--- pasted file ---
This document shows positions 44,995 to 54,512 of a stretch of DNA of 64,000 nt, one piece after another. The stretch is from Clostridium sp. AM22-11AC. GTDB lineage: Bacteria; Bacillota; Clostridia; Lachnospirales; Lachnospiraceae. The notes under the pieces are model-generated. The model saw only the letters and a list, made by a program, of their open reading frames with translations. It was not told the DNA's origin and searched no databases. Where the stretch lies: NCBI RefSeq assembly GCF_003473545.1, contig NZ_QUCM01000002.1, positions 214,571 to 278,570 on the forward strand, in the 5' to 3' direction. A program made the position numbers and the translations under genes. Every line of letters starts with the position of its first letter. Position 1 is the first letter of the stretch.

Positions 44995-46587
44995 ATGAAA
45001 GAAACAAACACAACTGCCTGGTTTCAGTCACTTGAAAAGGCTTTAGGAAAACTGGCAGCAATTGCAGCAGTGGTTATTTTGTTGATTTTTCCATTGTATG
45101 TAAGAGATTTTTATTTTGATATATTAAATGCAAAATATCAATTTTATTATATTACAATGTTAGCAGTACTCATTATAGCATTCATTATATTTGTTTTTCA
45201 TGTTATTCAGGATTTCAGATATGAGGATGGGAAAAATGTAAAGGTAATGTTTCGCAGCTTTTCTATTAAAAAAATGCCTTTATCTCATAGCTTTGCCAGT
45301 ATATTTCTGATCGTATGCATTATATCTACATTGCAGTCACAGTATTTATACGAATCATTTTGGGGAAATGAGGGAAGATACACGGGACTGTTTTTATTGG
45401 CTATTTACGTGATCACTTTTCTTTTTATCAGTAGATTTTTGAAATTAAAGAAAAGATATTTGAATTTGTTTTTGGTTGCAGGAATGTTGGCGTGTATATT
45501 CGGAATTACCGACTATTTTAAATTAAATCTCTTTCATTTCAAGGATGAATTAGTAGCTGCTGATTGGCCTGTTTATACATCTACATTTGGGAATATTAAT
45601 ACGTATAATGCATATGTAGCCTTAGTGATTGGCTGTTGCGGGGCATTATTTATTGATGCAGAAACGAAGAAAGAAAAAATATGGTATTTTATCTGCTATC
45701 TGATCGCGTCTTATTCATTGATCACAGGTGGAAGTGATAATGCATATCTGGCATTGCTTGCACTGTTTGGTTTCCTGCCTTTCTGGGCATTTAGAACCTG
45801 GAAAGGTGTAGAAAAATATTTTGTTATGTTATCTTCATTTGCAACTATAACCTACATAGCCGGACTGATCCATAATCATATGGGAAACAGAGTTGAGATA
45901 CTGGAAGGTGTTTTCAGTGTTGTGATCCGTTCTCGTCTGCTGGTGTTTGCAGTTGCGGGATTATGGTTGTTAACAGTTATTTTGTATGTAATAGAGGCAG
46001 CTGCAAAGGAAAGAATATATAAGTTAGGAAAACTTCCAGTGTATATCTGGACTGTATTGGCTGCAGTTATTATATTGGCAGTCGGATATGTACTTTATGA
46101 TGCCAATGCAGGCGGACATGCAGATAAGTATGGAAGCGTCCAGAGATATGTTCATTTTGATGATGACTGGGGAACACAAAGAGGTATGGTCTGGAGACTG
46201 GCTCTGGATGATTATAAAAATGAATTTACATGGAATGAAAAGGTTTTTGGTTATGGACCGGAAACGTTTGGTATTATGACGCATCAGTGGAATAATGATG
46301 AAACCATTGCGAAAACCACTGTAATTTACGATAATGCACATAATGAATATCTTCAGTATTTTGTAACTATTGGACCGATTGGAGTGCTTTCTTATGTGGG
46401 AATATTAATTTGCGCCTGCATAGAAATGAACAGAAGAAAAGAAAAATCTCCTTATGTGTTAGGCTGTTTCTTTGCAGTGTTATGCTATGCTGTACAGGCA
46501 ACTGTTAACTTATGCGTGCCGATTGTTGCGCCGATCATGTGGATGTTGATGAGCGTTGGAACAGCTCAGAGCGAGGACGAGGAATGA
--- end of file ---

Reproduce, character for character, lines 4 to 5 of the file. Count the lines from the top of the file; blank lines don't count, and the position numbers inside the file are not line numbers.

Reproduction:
45001 GAAACAAACACAACTGCCTGGTTTCAGTCACTTGAAAAGGCTTTAGGAAAACTGGCAGCAATTGCAGCAGTGGTTATTTTGTTGATTTTTCCATTGTATG
45101 TAAGAGATTTTTATTTTGATATATTAAATGCAAAATATCAATTTTATTATATTACAATGTTAGCAGTACTCATTATAGCATTCATTATATTTGTTTTTCA